• 12 January 2010
  • News
  • By Nayantara Som



Script India's phase I focused success story

Entreprenuer nof

Business is in my blood. So much so that it has become my hobby,” quips Apurva Shah, founder and group managing director, Veeda Clinical Research. Sitting at his plush sea-facing abode in Mumbai, he divulged, “I like to see how things come into play, how to create a team and its business. I love to create businesses-good businesses.” A telecon with London-based co-founder and brother-in-law, Binoy Gardi revealed the same. “Challenging and constantly questioning yourself, as well as other people, will get the best answers which will help in bringing out new ideas and develop the organization,” Gardi declares, talking about his day-to-day business modus operandi.

From having just two people, namely Gardi and Shah on the deck to an employee strength of over 500 people, and a stupendous growth rate of 70 percent in three years, Veeda Clinical Research is heading towards a Rs 325 crore turnover in the coming three years. Veeda's story is an encouraging tale of translating dreams into reality.

Establishing a global presence across Europe, India, the US and South East Asia, through a succession of acquisitions, its success story would not have been possible without the steel grit, determination and passion of this entrepreneurial duo, thus etching a mark in the industry and putting India on the map of global CRO landscape.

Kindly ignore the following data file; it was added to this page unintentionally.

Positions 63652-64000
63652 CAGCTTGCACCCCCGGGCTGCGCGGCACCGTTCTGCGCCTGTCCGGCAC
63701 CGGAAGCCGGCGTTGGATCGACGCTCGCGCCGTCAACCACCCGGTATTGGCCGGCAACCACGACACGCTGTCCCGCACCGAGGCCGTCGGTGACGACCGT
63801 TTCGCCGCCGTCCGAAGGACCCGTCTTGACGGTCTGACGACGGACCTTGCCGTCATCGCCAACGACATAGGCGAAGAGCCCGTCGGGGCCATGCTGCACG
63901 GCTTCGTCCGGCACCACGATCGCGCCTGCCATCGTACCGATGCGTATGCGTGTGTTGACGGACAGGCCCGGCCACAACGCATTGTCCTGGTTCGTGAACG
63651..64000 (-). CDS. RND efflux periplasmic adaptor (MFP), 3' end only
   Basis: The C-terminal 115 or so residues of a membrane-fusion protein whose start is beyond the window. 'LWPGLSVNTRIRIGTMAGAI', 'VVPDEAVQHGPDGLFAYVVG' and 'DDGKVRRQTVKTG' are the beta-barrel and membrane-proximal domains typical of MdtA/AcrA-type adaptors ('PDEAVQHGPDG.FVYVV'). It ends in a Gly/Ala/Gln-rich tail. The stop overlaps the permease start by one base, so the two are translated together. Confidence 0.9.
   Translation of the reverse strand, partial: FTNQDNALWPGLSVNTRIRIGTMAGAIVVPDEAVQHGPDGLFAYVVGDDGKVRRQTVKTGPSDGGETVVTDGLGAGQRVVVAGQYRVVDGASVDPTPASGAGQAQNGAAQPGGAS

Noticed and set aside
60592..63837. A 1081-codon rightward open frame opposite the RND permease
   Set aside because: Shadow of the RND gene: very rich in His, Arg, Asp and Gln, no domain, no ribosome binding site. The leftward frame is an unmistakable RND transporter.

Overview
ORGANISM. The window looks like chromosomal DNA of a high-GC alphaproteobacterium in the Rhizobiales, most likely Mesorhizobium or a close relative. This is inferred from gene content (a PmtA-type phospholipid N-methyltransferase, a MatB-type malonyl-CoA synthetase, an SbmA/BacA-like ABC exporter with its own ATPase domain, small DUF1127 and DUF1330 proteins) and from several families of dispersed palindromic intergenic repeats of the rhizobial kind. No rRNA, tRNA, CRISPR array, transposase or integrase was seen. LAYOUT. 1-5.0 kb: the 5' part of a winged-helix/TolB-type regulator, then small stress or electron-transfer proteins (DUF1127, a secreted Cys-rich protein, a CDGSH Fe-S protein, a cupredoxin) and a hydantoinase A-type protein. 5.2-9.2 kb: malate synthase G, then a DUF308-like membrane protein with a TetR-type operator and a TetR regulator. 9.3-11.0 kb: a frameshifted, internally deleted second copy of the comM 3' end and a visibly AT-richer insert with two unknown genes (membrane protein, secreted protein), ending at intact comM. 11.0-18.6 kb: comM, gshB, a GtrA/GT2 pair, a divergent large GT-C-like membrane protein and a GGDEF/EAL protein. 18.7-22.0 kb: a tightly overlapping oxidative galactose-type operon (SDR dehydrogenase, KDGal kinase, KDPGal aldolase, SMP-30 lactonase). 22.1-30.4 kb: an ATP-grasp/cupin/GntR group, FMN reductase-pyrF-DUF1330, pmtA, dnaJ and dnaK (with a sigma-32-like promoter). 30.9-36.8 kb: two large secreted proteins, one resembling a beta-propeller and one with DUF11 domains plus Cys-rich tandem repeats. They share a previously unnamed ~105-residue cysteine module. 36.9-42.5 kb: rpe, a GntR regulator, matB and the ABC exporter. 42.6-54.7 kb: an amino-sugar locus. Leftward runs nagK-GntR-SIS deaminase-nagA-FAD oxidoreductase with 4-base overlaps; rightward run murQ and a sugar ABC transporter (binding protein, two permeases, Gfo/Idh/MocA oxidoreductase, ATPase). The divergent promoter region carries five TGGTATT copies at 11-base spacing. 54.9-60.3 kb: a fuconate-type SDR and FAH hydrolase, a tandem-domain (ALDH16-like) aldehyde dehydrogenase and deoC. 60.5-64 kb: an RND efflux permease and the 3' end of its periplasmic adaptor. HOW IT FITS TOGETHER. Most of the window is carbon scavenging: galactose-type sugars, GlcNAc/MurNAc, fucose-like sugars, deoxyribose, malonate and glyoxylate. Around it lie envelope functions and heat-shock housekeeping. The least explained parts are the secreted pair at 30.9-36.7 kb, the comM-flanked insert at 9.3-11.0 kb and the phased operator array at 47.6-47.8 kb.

The Winning Duo

Born into a family of well-known businessmen in Gujarat, entrepreneurship is in their genes. “True. Shah and Gardi were focused on setting up a business right from day one. But it is not just business but coming up with an innovative business product which was their mission,” reveals an industry expert.

Both the co-founders are known to exude an insatiable thirst to churn out ideas in order to be a cut-above-the-rest. They have the analytical skills to weigh the apprehensions and challenge ferociously the predicaments coming in their way. Above all, before envisaging for any business endeavor, both believe in mentally preparing themselves to zero in on what they cannot do and then move to things that they can do. This is but a formula to keep the company focused on their game plan which is to concentrate only on phase I operations for the parent company, and late phase clinical development for their recently established subsidiary, Veeda Oncology. “This is the DNA of Veeda and before acquiring any company we tell them what we are not. If you cannot do something which is a value addition, there is no point stepping into it,” reveals Shah.

Their partnership works on the very same principles as a successful marriage. “Yes, our partnership is like a marriage which requires 100 percent trust and complete openness to each other for any decisions taken. The key is openness,” adds Gardi.